Pressure ulcers, or bed sores as they are commonly called, are among the most common health conditions for seniors in the United States. According to the Agency for Healthcare Research & Quality (AHRQ), more than 2.5 million individuals in the United States experience pressure ulcers every single year. A recent study indicated that 8% of all nursing home patients had experienced a pressure sore at one time or another. This research also suggested that over 28% of patients in a home care setting, also experience pressure sores. Scary, isn’t it?

Even more alarming, more than 17,000 lawsuits are filed every year because of the bed sore epidemic. In fact, bed sores are responsible for around 60,000 deaths every year and are becoming more and more rampant as the life expectancy of our elderly increases. As our seniors get older, many of them cannot move without restriction or are confined to a wheelchair or bed. And, unfortunately, many of them don’t receive adequate bed sore care, and often these bed sores get worst.

The good news is that pressure sores can be preventable if the signs are recognized early and if you take care of them once they start to develop.

If you or a loved one has bed sores, or you merely want to learn more about them, keep reading. In this post, we’ll discuss the common causes of bed sores and how to treat them.


Lying down in one position for too long or sitting through the day cause friction on the skin which interrupts the blood flow. As a result, the oxygen flow to the area reduces, causing the cells to die. And, it is this dying off that causes bed sores. At the Nurses Guild, the health care professionals have been specially trained to watch out for the signs of the cells dying off or bed sores forming. They work very closely with patients to keep them mobile and active. They also watch out for fecal or urinary incontinence, poor nutrition, and decreased level of consciousness, low body weight; corticosteroid use and dry skin. They look for unusual changes in skin color or texture, swelling or pus-like draining in various regions of the body that are more susceptible. They pay close attention to such areas as the tailbone or buttocks, shoulder blades and spine, legs, heels, backs of arms sides of the head or back of the head, ankles and skin behind the knees. Keep in mind that the stages of a bed sore are dependent on the severity of the skin break down, which can be categorized as:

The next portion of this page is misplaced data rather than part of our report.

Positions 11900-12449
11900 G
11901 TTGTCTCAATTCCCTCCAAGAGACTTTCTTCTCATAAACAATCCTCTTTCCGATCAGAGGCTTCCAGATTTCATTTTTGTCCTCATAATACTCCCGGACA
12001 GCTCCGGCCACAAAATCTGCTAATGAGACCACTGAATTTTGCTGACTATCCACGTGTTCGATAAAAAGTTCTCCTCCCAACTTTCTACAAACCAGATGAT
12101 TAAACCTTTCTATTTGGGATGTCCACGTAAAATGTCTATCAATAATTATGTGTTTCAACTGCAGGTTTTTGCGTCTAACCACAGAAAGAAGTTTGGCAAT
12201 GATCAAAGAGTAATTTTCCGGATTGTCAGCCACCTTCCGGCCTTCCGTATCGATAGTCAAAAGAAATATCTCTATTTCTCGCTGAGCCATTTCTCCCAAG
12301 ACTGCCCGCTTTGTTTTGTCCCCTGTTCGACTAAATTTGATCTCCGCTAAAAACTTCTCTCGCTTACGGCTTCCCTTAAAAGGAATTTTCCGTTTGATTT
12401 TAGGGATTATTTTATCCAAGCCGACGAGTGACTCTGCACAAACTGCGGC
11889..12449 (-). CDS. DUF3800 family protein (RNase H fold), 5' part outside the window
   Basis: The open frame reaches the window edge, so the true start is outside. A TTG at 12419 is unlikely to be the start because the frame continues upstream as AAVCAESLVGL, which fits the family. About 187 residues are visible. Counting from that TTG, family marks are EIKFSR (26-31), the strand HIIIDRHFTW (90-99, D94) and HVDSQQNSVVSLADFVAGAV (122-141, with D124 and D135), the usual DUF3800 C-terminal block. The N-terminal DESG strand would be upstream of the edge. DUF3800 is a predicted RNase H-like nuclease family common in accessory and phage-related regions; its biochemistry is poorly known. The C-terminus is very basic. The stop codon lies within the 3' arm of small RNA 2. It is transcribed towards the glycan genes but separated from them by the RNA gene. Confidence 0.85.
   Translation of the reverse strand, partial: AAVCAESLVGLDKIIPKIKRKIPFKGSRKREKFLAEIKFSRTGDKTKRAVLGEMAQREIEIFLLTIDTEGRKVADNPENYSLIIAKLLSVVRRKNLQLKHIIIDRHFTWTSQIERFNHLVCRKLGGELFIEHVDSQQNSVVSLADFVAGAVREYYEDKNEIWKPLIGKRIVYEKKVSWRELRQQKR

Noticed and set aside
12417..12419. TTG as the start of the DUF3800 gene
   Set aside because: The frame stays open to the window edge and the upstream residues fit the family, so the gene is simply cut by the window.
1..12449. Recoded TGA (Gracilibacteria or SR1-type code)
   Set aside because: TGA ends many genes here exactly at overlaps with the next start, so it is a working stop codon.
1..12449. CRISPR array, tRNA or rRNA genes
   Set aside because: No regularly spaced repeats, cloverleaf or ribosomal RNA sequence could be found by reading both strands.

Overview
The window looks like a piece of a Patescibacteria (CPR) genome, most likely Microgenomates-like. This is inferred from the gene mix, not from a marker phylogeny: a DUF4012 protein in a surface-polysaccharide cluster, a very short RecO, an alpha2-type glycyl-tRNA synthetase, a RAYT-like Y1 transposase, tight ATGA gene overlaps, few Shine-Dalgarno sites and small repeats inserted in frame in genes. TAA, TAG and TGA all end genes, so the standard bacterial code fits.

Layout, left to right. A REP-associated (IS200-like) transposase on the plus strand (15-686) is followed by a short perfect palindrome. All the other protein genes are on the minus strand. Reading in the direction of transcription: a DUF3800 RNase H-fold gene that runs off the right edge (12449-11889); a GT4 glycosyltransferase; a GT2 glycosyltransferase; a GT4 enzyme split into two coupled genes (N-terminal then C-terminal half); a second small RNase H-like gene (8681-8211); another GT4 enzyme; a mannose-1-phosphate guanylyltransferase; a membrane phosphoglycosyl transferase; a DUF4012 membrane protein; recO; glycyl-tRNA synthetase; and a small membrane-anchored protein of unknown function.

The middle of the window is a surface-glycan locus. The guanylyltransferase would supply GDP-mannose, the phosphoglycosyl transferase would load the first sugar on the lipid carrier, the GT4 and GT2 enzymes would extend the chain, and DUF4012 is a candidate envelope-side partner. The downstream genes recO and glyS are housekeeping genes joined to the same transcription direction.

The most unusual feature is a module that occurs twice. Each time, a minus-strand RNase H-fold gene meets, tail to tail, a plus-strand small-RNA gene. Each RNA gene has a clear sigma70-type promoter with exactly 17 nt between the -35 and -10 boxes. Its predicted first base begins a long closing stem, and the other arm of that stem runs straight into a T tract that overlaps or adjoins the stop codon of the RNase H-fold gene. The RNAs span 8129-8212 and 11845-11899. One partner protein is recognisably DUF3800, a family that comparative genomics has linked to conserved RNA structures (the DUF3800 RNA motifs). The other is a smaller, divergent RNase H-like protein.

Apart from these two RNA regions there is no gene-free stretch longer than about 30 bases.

Stage 1:  Abnormal redness of the skin that is little painful to touch. This stage is reversible.

Stage 2: The redness progresses to a blister or creates a crater that is not deep. This stage is also reversible with professional care.

Stage 3:  A sore that resembles a crater or an ulcer that goes beyond the skin. At this stage, it can be life-threatening.

Stage 4: This is a near-fatal stage where it goes from skin loss to extensive destruction or damage to muscle, bone, or even tendons or joint capsules.


Prevention is always the best way to handle a bed sore. When that’s not possible, you must be patient because healing a bed sore takes a very long time. You should do the following:

  1. Move the patient frequently or at least re-distribute the body weight, especially patients who are confined to beds or wheelchairs. It is best to continually inspect clean and moisturize the body parts that are prone to bed sores.
  2. Most of the patients are treated with different kinds of dressings, which are in the range of saline dressings, acetic acid dressing and compress, hydrocolloid dressings, synthetic dressings, and various antibiotic dressings.
  3. In some severe cases, surgery may be required to heal the bed sore. However, even after surgeries and dressing, complete healing is only possible with professional care. And nursing care professionals are the only ones who understand how much compassion and comfort is required to cure elderly patients after such procedures.

In conclusion, the best way to cure a bed sore is to prevent it in the first place. However, if your loved one has a bed sore, there are certain things you can do to alleviate their suffering including redistributing their weight, treating their sores with dressings, or having it repaired surgically. The health care professionals at Nurses Guild provide exceptional home health care throughout Broward and Palm Beach Counties. They offer Medicare-certified services to support families and hold the elderlies’ hands to walk them through several health difficulties, including the treatment of bed sores. All professionals with us have undergone extensive medical background checks.